Do audiences really want to see original films ?


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I’ll let you in on a dirty little secret – sometimes people say what they think you want to hear.  And to go further with this notion ; Too often what people say ain’t what they really mean, but what they actually DO in their actions and their choices = that’s the truth right there.

I’m starting on this note because too many times I find that reality is at odds with the ideals that the public has stated they want. Eg.  Free education and healthcare – yet they vote for folks who do the opposite,  a clean environment – yet they leave plastic bags and litter everywhere. And this maxim rings true with entertainment too.

Case in point – endless movie remakes and sequels. You’re totally over it, right ? Wrong !

-Always the feedback I see online is ‘oh another remake, sequel, prequel – how boring  ! Hollywood has run out of ideas and is run by hacks, my grandma could do it better blah blah’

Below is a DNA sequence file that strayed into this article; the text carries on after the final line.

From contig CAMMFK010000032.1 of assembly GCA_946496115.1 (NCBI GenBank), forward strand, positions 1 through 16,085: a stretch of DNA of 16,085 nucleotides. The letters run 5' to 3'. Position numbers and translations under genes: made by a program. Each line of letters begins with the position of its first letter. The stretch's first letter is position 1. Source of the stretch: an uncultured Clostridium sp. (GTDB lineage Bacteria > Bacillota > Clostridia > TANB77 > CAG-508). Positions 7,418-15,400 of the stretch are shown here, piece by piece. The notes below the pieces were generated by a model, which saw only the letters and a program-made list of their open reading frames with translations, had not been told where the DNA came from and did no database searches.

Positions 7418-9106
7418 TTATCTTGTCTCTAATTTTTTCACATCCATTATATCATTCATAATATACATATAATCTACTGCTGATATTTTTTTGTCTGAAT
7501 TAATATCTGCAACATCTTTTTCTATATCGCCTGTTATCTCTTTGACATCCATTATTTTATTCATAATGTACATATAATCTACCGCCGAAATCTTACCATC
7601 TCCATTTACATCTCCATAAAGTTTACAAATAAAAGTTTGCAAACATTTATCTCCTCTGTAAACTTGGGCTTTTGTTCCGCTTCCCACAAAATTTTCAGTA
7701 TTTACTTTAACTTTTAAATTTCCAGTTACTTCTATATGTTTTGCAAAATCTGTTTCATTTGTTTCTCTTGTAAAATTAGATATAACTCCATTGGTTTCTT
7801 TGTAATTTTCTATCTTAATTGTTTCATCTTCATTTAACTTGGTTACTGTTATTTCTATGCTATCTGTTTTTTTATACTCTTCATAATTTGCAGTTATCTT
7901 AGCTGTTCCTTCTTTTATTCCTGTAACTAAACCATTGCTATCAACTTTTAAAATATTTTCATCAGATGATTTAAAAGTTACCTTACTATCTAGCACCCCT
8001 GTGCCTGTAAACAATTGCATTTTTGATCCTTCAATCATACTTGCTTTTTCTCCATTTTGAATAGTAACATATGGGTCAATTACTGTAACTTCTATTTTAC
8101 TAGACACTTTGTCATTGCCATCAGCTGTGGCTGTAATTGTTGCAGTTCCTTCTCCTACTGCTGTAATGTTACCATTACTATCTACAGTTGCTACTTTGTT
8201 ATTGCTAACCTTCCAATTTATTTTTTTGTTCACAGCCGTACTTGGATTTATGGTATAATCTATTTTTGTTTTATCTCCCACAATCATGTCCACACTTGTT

-I took these proclamations at face value and totally sympathised until recently.  How dare these uncaring studio suits keep foisting thoughtless remakes and pointless sequels on us ? Why does this keep happening ???

And the answer is….

Because you make it happen !  The box office numbers show that most of the time, audiences flock to existing IP instead of going to see original movies.

2017 Yearly Box Office Results

2016 Yearly Box Office Results

[I could put links for the whole decade – but I’m sure you get the picture].

IRL –  you vote with your wallet and every time you prioritise seeing these derivative films instead of original content then you send a message louder than all your whiny posts on FB, Twitter, Instagram etc.